On a flight from East Africa to London, we had carried a cheetah in the hold. He was, I was told, about 4 months old and had been rescued by game wardens when his mother had died or been killed. This young cheetah was going on from London to a zoo in Europe. After landing at London, and after the passengers had disembarked, I came down the steps to see that the cheetah was sitting in his crate at the foot of the steps.
He looked … well, beautiful is the only word. Utterly beautiful. I went over and crouched beside his crate; he made a small noise, almost a cat-like ‘miaow’ so I took the risk that he wouldn’t bite and slipped my hand sideways through the bars of the crate so that I could stroke the side of his neck. He loved that… he leaned on my hand, twisting his head so that he nuzzled my hand with his ear, and made catlike purring noises. Catlike, but very much louder. What a beauty he was!
One day, as we were preparing the aircraft for departure from Entebbe, bound for London, I was told that we would be carrying a young chimpanzee in the hold. He was about eighteen months old -- as a very young orphaned animal he had been taken to a game park in Uganda, where the staff had hand-reared him. Now he, too, was bound for a zoo in Europe. The van carrying the young chimp arrived, and I went down the steps to talk to the game warden – a woman – who had taken care of him ever since he was rescued. She was holding him in her arms, and was clearly upset to have to let him go. When she set him down, ready to put him into his travelling crate, I held out my hand and he put his hand into mine and held it as trustingly as an eighteen months old human would do.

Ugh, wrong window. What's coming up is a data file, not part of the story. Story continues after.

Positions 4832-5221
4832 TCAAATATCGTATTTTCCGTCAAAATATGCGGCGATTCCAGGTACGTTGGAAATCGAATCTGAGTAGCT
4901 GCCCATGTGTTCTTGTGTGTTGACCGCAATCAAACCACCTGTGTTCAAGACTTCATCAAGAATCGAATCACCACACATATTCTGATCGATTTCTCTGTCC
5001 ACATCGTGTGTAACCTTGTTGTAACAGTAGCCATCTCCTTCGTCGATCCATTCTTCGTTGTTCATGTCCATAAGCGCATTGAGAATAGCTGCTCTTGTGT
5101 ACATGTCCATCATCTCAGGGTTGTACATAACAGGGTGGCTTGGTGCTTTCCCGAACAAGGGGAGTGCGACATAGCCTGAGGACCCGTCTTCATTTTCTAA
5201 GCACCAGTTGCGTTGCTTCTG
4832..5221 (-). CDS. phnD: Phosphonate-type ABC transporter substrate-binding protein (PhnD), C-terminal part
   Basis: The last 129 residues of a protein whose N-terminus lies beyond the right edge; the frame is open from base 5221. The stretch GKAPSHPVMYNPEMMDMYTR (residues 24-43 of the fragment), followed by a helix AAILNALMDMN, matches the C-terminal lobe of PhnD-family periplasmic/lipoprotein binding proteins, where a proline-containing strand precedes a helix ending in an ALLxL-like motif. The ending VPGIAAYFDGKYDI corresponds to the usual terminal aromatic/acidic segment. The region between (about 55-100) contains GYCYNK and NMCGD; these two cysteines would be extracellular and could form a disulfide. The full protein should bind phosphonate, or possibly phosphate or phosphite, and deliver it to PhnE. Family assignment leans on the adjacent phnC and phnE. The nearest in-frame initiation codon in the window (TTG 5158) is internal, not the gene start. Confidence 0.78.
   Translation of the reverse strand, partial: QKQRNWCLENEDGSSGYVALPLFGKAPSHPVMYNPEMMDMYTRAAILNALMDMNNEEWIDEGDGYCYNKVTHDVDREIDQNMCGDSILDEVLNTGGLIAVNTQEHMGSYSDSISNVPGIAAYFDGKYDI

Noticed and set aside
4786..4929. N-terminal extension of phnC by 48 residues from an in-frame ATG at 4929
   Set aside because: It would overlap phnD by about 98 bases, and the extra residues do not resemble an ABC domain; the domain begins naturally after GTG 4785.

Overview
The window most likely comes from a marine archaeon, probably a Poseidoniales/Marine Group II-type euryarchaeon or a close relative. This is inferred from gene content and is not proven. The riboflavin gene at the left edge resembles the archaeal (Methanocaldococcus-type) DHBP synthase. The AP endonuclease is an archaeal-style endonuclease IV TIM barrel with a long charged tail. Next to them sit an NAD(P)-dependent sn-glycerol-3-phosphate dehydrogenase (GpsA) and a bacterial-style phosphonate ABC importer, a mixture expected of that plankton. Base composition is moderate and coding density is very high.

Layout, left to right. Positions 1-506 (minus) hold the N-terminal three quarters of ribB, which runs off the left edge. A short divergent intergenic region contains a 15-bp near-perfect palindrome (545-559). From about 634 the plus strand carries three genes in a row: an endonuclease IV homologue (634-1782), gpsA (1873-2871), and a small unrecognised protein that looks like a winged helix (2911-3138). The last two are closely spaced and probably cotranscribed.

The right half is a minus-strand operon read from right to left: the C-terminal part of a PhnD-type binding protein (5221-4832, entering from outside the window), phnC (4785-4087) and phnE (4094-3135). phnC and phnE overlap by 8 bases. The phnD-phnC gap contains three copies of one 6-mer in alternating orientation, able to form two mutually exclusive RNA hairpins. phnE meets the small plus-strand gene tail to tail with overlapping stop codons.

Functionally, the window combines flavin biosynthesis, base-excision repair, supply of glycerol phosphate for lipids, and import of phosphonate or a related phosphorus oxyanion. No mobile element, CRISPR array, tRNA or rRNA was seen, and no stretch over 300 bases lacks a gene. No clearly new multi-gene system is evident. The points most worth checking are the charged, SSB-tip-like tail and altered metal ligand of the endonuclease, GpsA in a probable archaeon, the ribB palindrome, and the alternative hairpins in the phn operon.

Then he was loaded into his crate, and put into a hold at the rear of the Viscount aircraft. When I went to give the rear lavatory a final check, I heard the chimp crying… sobbing… sounding just like a human infant. Just then the Captain came aboard. “Have you seen on the manifest that we are carrying a young chimp?” I asked him. “Yes,” he said, he’d seen that. So I went on, “Ted, come down to the back….. listen….” He found the sound of that chimp crying as distressing as I did. “Tell you what,” he said, “we’re not full…. we’ll bring the crate up to the passenger cabin and have it strapped into a row of three seats.”